"We are no longer working on lobbying for more cultivation in Europe," said Brandon Mitchner, representative for Monsanto’s European branch, Tageszeitung in an interview, according to RT.com. "Currently we do not plan to apply for the approval of new genetically modified crops. The reason is, among other things, low demand of the farmers.” Monsanto Germany spokeswoman Ursula Luttmer-Ouazane added, "We've understood that such plants don't have any broad acceptance in European societies. It is counterproductive to fight against windmills."
Most recently, Austria, Bulgaria, France, Greece, Hungary, Luxembourg, Poland and Italy have joined the EU in wanting to ban the cultivation of GM crops, invoking an environmental protection provision knows as the "Safeguard Clause." Monsanto competitors Bayer CropScience, BASF and Syngenta have already pulled out of the German market due to widespread opposition.Continue reading...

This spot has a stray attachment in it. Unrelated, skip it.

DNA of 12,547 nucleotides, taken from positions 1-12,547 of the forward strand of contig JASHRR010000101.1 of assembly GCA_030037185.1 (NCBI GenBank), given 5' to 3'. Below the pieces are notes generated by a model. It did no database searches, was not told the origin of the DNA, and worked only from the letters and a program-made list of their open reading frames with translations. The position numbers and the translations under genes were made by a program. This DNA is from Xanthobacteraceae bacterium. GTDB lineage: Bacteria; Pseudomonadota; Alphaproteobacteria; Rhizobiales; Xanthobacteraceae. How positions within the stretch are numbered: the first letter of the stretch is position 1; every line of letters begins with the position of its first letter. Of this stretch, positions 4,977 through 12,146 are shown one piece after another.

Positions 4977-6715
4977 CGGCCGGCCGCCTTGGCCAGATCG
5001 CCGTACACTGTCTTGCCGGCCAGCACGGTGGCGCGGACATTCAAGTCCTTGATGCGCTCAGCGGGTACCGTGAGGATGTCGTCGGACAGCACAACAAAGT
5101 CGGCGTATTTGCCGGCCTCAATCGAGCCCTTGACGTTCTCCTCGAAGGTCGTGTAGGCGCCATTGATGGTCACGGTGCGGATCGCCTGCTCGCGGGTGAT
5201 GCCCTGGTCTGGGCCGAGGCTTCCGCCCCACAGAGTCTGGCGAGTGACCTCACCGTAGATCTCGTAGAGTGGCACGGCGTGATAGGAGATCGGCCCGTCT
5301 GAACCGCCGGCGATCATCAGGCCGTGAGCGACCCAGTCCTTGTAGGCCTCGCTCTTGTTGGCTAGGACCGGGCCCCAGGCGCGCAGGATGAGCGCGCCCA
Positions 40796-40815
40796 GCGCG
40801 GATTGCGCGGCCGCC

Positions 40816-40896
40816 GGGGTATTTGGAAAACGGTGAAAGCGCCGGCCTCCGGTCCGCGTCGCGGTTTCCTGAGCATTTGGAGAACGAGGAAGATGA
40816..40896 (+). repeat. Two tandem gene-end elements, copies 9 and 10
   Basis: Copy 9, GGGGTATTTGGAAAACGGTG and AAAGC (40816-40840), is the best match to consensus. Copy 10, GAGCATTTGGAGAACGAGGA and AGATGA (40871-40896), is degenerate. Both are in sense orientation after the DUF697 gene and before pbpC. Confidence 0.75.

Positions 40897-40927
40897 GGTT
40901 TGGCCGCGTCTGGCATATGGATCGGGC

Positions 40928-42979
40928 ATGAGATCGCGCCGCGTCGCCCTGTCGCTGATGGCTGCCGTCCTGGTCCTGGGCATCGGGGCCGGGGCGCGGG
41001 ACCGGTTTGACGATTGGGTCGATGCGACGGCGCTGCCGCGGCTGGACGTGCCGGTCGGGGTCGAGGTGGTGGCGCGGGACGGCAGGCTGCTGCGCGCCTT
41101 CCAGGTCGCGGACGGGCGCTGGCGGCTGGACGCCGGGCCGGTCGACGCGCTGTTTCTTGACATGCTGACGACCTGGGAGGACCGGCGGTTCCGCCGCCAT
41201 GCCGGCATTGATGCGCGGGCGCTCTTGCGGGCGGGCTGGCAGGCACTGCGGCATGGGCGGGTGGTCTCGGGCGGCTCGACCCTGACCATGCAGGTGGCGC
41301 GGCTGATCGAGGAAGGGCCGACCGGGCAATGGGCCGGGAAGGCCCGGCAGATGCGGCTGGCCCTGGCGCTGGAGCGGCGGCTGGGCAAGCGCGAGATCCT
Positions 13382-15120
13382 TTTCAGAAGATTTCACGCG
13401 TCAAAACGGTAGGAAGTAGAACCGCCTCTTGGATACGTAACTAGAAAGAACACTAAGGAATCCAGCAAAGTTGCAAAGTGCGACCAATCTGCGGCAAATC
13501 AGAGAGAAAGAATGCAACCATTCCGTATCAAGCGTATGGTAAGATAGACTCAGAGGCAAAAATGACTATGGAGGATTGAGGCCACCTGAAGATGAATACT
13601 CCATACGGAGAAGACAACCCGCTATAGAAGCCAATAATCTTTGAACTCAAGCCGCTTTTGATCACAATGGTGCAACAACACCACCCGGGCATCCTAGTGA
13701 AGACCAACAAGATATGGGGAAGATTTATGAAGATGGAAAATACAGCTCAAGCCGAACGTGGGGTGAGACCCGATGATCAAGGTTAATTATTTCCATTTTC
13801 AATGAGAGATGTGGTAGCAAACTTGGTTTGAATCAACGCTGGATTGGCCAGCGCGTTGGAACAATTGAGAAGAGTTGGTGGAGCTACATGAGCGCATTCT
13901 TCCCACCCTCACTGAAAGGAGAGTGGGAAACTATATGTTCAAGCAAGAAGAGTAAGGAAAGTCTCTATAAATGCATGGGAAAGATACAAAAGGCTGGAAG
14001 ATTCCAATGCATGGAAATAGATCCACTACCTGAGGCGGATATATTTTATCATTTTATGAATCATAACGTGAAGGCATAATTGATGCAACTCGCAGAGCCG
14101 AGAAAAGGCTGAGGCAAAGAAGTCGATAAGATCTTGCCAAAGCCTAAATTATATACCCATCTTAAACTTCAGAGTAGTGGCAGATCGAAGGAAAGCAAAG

Posted by Dale Buss on June 4, 2013 09:20 AM
Zynga cuts staff to pre-IPO level.
Lululemon brings back yoga pants.
Monsanto plans to quit lobbying on GMO issues in Europe.
Apple is accused by prosecutors of helping drive up e-book prices.
Birchbox rebrands its beauty and lifestyle subscription service.
Cadillac posts biggest sales surge since 1976.
Chipotle expands ShopHouse Asian concept.
Dunkin' Donuts to roll out glazed-doughnut sandwich nationwide.
eBay forms partnership with India's Snapdeal.
FedEx parks jets sooner to cut costs as economy slows.Continue reading...
brands under fire
Posted by Sheila Shayon on May 31, 2013 01:36 PM
The US Department of Agriculture is investigating the appearance of unapproved genetically engineered wheat plants on a farm in Oregon. The seeds, developed by Monsanto, are resistent to Roundup herbicide and were tested in large swaths across the US from 1994 through 2004 but are not approved for mass production.